I did not find God in Italy. Ironically, quite the reverse. But lighting candles was a way to include Balthazar on the trip, and asking for a blessing was a way to talk about him. There was someone missing, someone who would have been fifteen months old, sitting in my lap for ten hours from Portland to Amsterdam, bawling and kicking the seat in front of us. I didn’t cry about it, but it felt good not to pretend, at least in the safety of our three-person nuclear family. As a result I imagine no child of two atheists has ever had more candles lit for him in Catholic churches ever.
Before we left for Italy my father lent me The Swerve, a National Book Award-winning non-fiction work by Stephen Greenblatt. I didn’t know before I left how apropos a choice it would be, but if ever there were a book that would serve as an antidote to relentless Christianity, this was it.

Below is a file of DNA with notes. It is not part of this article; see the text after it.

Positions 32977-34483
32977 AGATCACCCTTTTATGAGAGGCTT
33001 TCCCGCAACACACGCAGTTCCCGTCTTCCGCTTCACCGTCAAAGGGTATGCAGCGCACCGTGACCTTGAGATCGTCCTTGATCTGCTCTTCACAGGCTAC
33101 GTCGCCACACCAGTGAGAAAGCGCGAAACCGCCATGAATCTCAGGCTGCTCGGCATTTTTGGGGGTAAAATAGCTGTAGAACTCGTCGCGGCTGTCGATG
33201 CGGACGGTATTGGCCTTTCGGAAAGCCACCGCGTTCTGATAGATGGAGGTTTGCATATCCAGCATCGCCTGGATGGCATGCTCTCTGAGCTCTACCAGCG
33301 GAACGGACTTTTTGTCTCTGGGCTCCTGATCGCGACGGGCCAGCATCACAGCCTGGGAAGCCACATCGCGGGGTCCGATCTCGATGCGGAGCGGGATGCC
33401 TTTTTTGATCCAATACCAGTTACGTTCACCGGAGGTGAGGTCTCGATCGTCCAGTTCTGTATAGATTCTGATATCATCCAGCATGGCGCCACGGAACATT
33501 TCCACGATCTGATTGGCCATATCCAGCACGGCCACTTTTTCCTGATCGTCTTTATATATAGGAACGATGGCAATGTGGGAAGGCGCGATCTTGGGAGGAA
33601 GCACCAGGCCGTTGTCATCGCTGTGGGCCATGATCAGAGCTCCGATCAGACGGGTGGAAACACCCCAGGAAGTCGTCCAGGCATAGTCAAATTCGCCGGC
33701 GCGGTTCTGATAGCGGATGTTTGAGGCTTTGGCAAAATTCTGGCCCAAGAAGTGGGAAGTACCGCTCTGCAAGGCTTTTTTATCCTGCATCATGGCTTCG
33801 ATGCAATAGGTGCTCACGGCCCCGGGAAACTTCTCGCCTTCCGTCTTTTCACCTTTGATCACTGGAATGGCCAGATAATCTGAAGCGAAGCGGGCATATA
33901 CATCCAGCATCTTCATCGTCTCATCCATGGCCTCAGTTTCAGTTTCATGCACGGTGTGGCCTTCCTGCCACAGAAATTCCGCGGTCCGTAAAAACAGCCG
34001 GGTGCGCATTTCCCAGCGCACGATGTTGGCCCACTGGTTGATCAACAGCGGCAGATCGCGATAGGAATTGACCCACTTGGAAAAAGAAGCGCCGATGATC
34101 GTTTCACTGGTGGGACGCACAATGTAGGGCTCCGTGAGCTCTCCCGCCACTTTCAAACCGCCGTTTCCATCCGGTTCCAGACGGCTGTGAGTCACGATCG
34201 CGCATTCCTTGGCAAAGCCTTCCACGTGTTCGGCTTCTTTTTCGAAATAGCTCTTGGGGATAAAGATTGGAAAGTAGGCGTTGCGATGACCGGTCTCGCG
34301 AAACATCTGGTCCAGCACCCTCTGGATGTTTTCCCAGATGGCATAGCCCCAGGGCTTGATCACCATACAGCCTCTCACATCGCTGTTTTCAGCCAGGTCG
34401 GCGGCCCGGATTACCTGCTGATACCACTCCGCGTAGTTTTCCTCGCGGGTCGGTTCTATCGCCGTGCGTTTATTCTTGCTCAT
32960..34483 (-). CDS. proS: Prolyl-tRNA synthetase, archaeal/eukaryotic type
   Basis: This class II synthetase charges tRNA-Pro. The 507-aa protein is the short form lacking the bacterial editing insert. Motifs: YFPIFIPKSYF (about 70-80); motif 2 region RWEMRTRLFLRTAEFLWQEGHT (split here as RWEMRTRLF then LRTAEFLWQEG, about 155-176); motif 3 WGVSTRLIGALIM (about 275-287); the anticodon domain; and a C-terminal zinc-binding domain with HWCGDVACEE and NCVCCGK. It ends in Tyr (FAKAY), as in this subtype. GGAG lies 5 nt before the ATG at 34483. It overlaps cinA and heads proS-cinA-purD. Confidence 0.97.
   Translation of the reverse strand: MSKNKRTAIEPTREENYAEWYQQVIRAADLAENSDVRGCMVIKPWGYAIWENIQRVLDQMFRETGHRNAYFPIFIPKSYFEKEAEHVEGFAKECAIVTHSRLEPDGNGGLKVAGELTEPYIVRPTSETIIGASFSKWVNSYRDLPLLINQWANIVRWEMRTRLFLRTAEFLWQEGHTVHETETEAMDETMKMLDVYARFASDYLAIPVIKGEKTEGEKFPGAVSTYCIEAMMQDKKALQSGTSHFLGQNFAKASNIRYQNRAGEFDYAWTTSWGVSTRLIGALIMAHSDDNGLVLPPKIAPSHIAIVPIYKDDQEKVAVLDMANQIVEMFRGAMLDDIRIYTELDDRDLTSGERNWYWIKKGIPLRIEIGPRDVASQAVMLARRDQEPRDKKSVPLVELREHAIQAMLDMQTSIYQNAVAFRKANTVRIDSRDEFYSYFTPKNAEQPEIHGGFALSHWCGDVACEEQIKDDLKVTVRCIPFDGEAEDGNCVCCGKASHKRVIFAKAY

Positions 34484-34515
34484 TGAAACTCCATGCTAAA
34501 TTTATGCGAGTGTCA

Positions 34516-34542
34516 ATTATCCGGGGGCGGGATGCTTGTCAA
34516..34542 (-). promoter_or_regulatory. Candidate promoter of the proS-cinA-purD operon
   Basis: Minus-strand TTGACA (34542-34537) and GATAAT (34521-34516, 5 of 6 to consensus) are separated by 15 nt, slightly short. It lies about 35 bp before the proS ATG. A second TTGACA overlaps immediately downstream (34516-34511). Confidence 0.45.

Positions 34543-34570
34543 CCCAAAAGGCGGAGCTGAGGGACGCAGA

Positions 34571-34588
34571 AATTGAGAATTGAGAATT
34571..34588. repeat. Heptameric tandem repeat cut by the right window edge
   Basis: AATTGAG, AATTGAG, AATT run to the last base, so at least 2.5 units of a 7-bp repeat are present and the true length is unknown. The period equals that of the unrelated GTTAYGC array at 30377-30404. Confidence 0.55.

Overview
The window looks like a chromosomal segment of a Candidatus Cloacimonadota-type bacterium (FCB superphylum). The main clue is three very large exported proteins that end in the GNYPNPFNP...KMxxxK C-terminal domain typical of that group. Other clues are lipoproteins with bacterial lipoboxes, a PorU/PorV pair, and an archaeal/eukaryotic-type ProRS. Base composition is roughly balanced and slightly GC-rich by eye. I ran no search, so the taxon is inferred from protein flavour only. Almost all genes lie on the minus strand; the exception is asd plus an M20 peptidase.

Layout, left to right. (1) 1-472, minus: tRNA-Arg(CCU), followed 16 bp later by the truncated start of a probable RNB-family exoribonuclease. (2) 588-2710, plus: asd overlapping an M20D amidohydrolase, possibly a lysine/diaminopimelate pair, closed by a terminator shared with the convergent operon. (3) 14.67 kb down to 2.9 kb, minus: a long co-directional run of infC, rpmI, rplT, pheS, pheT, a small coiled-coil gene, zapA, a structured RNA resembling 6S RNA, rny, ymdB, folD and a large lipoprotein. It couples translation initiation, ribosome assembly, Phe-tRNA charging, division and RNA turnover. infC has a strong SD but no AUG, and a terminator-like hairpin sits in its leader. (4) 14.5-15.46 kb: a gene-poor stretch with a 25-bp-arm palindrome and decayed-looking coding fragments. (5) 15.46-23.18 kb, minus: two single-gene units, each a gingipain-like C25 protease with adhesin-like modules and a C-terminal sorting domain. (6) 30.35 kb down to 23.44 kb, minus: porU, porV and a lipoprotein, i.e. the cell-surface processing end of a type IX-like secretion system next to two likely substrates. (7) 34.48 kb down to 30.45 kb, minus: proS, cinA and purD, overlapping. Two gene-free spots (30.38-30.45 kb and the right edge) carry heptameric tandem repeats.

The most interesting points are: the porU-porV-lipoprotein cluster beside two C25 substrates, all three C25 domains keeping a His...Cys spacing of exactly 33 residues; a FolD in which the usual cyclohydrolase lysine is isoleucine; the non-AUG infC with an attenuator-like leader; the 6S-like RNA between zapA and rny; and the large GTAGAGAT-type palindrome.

The Swerve is about the Roman poet Lucretius’s book On the Nature of Things. Lost for centuries, it was rediscovered in 1417 by Poggio Bracciolini, a papal secretary and a hunter and collector of ancient manuscripts. Lucretius was a follower of the Greek philosopher Epicurus, whose philosophy was so threatening to Christianity that it was suppressed and slandered for centuries. Yet Lucretius’s poetry was so beautiful that even a papal secretary felt compelled to copy and disseminate it. As a result Epicurus’s ideas were returned to Western civilization almost two thousand years after they were written.